You may also wish to test the difference between the AES and Analog connections.

    So if you have three monitors and two of them support AES you'll have 5 configurations

    3 analog and 2 digital
    Well - you make a good point. I guess I have to think about that. My original thought was that while the room itself will be identical between them, the optimum settings relative to it won't be the same between monitors. I want to give each one the best chance at being optimal and each have advantages over others in that regard.

    For instance, the 8341a comes with the capability to use Genelec's automatic room 'tuning' software that cannot be used with other manufacturer's products - which is an advantage for it. I wouldn't not use it to give the other manufacturers equal footing. It's part of what you're buying when you buy an 8341a. Similarly, both the s3h and the 8341a have an AES input option, whereas the sm9 does not. If not doing that last set of conversions is clearly better - then that's what the monitor should be judged by since you can't get one without the other anyway. And the sm9 has the option of turning it's 3-way system into a 2-way, spectrum-limited, system more analogous to the 'car test', which is an advantage for it. The other two monitors can't do that but I'd still like to test it. And the sm9 has a passive radiator on top, whereas the others do not. As a result, I think it's going to require different tuning for the room. In fact, I presume that each will require different tuning to maximize their potential.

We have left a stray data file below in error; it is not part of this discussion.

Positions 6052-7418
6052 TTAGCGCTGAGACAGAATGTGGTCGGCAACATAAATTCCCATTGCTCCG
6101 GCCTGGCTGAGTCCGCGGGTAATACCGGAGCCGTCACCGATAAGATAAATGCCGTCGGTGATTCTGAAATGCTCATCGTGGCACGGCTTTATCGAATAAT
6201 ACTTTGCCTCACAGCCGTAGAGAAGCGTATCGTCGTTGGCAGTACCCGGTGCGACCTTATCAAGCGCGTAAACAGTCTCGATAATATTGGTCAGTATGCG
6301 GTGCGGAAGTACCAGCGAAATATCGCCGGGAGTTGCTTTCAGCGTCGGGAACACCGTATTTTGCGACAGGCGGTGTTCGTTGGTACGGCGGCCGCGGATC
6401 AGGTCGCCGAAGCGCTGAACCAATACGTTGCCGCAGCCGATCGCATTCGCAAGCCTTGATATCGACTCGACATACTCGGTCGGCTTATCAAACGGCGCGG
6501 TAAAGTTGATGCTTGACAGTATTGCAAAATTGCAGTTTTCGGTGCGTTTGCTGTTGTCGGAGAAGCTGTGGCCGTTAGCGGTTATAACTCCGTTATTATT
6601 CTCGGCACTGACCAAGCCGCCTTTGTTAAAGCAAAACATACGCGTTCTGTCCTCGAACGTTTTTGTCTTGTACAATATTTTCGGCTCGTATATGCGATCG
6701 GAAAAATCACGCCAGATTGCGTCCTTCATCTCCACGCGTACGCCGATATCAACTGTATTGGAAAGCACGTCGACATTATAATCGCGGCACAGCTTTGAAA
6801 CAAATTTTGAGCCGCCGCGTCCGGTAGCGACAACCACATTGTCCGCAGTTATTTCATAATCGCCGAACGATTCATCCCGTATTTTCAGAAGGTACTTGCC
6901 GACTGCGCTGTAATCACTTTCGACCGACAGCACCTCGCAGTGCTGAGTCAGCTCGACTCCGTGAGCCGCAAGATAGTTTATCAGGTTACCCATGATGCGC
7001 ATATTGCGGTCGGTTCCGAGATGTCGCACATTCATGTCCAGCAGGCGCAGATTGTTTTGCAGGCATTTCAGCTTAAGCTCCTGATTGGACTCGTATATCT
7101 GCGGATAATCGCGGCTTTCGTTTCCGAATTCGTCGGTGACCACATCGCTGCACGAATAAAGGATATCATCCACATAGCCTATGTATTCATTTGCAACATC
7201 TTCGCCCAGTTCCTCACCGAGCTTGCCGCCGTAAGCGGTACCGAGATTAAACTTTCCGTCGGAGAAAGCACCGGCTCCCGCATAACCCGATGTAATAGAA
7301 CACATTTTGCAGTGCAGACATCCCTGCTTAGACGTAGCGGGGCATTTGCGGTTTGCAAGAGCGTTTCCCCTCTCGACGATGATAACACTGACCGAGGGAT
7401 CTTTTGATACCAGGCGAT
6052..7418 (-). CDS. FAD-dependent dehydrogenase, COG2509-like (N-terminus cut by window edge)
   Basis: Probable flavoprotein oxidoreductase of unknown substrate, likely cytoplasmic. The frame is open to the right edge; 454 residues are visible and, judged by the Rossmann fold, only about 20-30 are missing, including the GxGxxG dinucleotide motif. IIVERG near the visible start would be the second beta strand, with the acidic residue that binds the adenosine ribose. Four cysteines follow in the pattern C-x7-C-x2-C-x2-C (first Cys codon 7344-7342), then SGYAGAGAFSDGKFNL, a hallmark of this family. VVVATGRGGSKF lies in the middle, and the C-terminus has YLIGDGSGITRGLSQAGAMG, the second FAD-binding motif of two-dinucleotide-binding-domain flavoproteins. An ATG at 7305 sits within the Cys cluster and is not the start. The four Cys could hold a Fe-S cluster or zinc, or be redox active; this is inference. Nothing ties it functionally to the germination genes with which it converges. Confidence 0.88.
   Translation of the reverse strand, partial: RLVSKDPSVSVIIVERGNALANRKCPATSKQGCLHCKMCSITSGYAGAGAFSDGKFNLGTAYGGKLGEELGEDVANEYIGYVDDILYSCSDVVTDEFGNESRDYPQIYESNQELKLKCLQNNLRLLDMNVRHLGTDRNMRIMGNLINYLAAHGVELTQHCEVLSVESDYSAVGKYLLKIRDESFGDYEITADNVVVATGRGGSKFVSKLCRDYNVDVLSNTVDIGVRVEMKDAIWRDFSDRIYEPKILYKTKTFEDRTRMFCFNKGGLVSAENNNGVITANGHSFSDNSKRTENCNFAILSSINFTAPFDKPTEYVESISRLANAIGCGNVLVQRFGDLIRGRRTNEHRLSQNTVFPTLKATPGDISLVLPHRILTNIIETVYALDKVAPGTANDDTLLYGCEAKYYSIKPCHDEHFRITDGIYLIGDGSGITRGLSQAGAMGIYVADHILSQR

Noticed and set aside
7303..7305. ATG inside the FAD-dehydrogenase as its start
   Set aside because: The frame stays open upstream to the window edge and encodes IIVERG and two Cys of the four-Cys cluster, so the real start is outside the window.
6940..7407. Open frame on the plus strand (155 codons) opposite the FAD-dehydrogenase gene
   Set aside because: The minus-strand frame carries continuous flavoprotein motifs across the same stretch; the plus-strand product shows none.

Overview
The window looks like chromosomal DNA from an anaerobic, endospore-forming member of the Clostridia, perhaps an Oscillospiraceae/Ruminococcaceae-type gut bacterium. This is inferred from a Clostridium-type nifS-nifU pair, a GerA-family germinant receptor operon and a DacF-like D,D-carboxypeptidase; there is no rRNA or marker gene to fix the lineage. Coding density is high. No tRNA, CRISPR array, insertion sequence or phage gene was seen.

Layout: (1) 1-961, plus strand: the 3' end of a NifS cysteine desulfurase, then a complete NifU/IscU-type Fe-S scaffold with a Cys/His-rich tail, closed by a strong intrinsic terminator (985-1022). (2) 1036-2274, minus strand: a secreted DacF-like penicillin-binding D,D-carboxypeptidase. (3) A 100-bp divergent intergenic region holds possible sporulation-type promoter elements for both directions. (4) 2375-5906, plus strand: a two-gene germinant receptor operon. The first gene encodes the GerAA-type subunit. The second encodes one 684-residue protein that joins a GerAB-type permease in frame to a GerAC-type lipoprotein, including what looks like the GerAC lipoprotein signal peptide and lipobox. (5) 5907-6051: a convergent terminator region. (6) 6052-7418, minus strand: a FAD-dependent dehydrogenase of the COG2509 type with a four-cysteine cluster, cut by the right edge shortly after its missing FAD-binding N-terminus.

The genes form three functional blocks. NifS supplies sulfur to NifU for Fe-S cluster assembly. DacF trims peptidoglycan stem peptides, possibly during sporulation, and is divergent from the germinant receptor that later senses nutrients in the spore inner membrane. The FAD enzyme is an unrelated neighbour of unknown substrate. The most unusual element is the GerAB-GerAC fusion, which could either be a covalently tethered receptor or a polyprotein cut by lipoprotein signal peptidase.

On the other hand, although I am doing this primarily for myself - I am publishing it so that others might get a clearer picture, at least. It's so hard for some people (like me...) to hear monitors in relation to each other within their geographical area. It won't be perfect, but maybe this will help somebody. And not everyone will have an AES option out of their converters. So, I probably should review the six distinct options separately while still keeping in mind that there are ultimately only three that can be purchased.

    I do plan to use SAC to quickly A-B-C the same test program material in quick succession because that temporal proximity to each other helps me hear differences and compare. In as much as the monitors cannot occupy the same volume of space simultaneously, they will necessarily have to be in different locations relative to the listener (me...) which could also cause inequities. I have considered swapping the sm9's and the s3h's, which will both be on Argosy 420Xi stands, in mid-test in case that has given one or the other an advantage. But, they are mid-field monitors whereas the 8341a's are near-field, and on the desk, and would not benefit from swapping with them. For that matter, I do not trust the weight of either the sm9's or the s3h's (over 70 lbs each!) on my 'mixing desk' (a cafeteria table that the KU Student Union got rid of in the early 1980's because it was shot).